40. 40. The Supply Curve for a Perfectly Competitive Industry • Question – What does the short-run supply curve for the individual firm look like? • Answer – The firm’s short-run supply curve in a competitive industry is its marginal cost curve at and above the point of intersection with the average variable cost curve Copyright ©2014 Pearson Education, Inc. All rights reserved. 23-40
  41. 41. Figure 23-6 The Individual Firm’s Short-Run Supply Curve Copyright ©2014 Pearson Education, Inc. All rights reserved. 23-41
  42. 42. The Supply Curve for a Perfectly Competitive Industry (cont'd) • The Industry Supply Curve – The locus of points showing the minimum prices at which given quantities will be forthcoming – Also called the market supply curve Copyright ©2014 Pearson Education, Inc. All rights reserved. 23-42
  43. 43. Figure 23-7 Deriving the Industry Supply Curve Copyright ©2014 Pearson Education, Inc. All rights reserved. 23-43
  44. 44. Example: Vets Respond to Higher Market Prices of Treatments for Fido • Despite slight differences between veterinary clinics, the 16,000 veterinary practices in the U.S. approximate a perfectly competitive industry. • The demand for veterinary services has increased over the past decade, causing average fees to rise by 50 percent. • Clinics have responded by providing more pet care services, thereby moving up along their individual supply curves. Copyright ©2014 Pearson Education, Inc. All rights reserved. 23-44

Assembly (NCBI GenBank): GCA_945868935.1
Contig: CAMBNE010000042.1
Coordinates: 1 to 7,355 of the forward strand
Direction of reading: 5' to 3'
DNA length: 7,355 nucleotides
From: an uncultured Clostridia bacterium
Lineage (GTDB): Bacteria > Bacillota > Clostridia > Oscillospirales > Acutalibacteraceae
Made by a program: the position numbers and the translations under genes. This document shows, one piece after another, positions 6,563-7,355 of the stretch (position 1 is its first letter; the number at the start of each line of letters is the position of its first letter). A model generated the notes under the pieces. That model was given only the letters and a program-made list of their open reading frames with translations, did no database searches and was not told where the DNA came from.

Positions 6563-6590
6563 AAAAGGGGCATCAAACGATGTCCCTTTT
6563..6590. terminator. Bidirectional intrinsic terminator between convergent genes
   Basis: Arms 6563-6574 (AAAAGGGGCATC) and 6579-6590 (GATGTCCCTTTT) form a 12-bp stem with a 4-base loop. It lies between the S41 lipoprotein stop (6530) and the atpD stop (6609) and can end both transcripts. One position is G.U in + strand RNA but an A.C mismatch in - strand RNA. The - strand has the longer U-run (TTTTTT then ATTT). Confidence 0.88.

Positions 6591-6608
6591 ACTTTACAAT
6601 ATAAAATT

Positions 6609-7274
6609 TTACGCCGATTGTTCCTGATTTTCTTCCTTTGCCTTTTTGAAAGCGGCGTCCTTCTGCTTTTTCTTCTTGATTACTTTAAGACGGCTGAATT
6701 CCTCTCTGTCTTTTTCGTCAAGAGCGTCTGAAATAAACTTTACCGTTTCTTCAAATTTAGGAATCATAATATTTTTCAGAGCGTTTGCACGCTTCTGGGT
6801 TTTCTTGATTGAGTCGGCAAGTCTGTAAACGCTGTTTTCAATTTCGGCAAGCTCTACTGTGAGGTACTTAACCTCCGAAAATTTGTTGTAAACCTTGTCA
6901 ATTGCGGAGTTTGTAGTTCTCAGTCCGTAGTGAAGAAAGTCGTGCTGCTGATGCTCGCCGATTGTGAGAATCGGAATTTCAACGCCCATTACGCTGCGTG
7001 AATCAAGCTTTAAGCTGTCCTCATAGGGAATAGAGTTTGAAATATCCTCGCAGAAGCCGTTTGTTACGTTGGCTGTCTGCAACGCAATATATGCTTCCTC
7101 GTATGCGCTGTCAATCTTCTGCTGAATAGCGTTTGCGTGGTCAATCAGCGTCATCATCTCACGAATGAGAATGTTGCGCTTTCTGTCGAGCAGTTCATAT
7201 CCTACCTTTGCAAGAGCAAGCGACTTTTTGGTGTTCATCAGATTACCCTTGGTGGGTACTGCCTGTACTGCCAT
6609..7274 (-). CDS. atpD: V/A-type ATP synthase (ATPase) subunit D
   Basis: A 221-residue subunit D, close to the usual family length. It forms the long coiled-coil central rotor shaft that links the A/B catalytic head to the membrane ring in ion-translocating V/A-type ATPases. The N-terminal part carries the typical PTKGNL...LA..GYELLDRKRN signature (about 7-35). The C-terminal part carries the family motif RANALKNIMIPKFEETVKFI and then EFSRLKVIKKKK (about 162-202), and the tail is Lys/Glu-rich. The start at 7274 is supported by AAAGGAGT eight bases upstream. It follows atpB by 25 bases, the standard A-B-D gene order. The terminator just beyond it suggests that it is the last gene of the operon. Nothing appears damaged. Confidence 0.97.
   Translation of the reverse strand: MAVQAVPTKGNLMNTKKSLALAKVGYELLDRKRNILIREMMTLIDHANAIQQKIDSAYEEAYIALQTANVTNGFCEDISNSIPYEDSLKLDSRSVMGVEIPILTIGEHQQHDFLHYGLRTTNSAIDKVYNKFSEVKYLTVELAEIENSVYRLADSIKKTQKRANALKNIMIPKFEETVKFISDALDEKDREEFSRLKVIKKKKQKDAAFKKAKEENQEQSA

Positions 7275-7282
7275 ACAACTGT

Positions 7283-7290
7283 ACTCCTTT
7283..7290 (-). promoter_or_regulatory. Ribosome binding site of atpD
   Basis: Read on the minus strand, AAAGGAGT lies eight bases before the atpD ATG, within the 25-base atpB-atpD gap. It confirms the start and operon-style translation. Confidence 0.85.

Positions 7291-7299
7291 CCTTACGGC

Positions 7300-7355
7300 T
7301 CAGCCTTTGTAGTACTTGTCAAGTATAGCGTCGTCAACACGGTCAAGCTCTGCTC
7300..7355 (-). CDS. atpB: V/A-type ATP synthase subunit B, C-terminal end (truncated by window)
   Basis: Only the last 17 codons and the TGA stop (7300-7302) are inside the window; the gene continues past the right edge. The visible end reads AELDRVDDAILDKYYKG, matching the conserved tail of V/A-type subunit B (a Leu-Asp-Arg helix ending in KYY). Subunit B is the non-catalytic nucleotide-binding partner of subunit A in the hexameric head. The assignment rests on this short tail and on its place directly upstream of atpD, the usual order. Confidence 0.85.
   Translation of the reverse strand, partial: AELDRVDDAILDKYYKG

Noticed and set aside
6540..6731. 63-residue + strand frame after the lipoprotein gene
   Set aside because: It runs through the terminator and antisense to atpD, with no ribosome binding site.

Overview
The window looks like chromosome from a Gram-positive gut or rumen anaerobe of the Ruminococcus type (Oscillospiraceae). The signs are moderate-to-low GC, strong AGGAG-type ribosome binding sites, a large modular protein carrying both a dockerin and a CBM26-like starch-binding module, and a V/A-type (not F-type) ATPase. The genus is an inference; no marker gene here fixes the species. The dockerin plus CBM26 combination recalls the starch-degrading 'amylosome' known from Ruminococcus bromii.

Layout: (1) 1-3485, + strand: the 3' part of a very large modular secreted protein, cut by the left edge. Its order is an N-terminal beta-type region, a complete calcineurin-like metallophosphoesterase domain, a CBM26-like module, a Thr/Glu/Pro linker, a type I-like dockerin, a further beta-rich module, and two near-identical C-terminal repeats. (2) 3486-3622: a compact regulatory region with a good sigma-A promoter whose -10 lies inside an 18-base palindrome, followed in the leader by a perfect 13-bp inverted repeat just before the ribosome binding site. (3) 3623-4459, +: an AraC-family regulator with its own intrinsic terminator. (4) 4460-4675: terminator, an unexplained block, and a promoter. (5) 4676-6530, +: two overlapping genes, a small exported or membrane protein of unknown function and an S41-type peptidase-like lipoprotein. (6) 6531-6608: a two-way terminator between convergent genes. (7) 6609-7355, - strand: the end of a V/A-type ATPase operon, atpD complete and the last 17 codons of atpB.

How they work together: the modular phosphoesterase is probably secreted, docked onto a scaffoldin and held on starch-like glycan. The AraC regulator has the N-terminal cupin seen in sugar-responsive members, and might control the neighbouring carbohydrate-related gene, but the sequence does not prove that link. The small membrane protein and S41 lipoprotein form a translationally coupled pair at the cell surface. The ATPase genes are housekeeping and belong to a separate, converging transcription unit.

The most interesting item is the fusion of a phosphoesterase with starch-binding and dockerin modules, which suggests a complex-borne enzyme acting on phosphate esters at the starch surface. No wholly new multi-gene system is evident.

45. 45. The Supply Curve for a Perfectly Competitive Industry (cont'd) • Factors that influence the industry supply curve (determinants of supply) – Firm’s productivity – Factor costs (wages, prices of raw materials) – Taxes and subsidies – Number of sellers Copyright ©2014 Pearson Education, Inc. All rights reserved. 23-45
  46. 46. Price Determination Under Perfect Competition • Question – How is the market, or “going,” price established in a competitive market? • Answer – This price is established by the interaction of all the suppliers (firms) and all the demanders (consumers) Copyright ©2014 Pearson Education, Inc. All rights reserved. 23-46
  47. 47. Price Determination Under Perfect Competition (cont'd) • The competitive price is determined by the intersection of the market demand curve and the market supply curve – The market supply curve is equal to the horizontal summation of the supply curves of the individual firms Copyright ©2014 Pearson Education, Inc. All rights reserved. 23-47
  48. 48. Figure 23-8 Industry Demand and Supply Curves and the Individual Firm Demand Curve, Panel (a) Copyright ©2014 Pearson Education, Inc. All rights reserved. 23-48
  49. 49. Figure 23-8 Industry Demand and Supply Curves and the Individual Firm Demand Curve, Panel (b) Copyright ©2014 Pearson Education, Inc. All rights reserved. 23-49